A city of many parts: smart cities and ecosystems

A smart city is a huge initiative. It takes massive planning, a network of the right skills and expertise, and careful execution. You can’t succeed without the right ecosystem of vendors, partners, suppliers and other stakeholders in place.

Urbanisation is a fact of modern life. Around half of the world’s population already lives in cities, generating more than 80per cent of global GDP, and urbanisation looks set to continue shaping the trajectory of global growth in unique ways.

Smart cities, with their technology-powered enhanced living and working environments, will be at the forefront of this transformation. Urban environments that leverage data and digital to create efficiencies, improve sustainability, drive economic development, and improve quality of life will become the new normal.

A smart region committed to the future

The Middle East and North Africa region (MENA) is recognised at a global level for being a hotbed of smart city projects. Since 2017, when Saudi Arabia announced plans for its $500 billion Neom smart city project, initiatives have accelerated: 2017 also saw Kuwait announce $4 billion to create the ecofriendly Saad Al-Abdullah city, and others soon followed.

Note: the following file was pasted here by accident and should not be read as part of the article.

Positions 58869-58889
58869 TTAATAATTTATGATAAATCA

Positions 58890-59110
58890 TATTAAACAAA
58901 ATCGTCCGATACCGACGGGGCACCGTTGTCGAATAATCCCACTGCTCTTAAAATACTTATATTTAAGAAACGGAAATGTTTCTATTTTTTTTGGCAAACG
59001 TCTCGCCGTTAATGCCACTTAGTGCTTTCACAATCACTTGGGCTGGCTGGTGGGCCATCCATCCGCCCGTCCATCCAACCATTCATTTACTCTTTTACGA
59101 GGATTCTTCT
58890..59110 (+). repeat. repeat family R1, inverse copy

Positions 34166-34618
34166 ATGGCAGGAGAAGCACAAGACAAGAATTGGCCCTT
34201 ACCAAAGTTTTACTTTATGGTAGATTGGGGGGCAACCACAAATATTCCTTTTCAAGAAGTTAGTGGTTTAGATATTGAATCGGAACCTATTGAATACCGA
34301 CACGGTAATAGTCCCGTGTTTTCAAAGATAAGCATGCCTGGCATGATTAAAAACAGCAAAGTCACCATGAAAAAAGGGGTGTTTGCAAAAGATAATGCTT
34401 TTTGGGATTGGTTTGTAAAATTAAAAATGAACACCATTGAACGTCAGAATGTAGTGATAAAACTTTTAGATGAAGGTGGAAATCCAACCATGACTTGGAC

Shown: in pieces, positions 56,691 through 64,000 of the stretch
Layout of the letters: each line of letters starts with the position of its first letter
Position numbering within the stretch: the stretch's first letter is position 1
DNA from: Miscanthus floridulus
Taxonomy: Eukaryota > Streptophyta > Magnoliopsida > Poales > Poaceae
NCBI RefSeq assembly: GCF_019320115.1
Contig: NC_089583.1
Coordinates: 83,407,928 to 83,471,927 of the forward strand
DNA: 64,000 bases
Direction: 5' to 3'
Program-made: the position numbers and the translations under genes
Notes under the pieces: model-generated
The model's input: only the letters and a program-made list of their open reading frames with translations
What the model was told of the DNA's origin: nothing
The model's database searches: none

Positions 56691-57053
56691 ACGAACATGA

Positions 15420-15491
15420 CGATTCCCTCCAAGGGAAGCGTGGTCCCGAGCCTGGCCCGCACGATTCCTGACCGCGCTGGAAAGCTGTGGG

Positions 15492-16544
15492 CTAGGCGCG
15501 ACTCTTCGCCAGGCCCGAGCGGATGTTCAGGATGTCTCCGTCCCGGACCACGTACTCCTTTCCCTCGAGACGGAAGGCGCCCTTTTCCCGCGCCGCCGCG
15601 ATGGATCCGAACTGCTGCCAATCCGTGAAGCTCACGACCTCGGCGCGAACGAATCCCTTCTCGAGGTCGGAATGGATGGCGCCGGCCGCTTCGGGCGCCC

In MENA, smart cities and the Internet of Things (IoT) are growing hand in hand. According to the GSMA, IoT revenues in MENA are forecast to reach $55 billion by 2025, and IoT will benefit MENA’s GDP to the tune of $18 billion by 2025. In its report The Rise of Smart Cities – Digital Transformation in the Public Sector, KPMG has forecast that the MENA smart cities market will double in value from $1.3 billion in 2018 to $2.7 billion by 2022.

Why are smart city ecosystems so important?

Smart cities in MENA are holistic ventures – the whole is more than the sum of its constituent parts. Designing, building and running a smart city effectively requires all the right planning, strategy and partners to be in place to maximise a project’s chances of success. A smart city might be built on technology, but it is focused on outcomes.

The Institute of Electrical and Electronics Engineers (IEEE) describes a smart city as a place that “brings together technology, government and society to enable the following characteristics: a smart economy, smart mobility, a smart environment, smart people, smart living, smart governance.” To deliver on that, you need to incorporate people, organisations and businesses, policies, laws and processes, all integrated together and working towards desired outcomes. That is your ecosystem.

Getting it right

To avoid wasting time and money, the entire ecosystem must work together from day one. It should comprise the city stakeholders, who define and plan the smart city project and source the funding to finance it. Then there are real estate organisations like architects, building contractors, construction companies, controllers of districts and public spaces. In addition to them, there are the city operating entities themselves, the bodies responsible for street furniture, lighting, traffic lights, transportation and so on.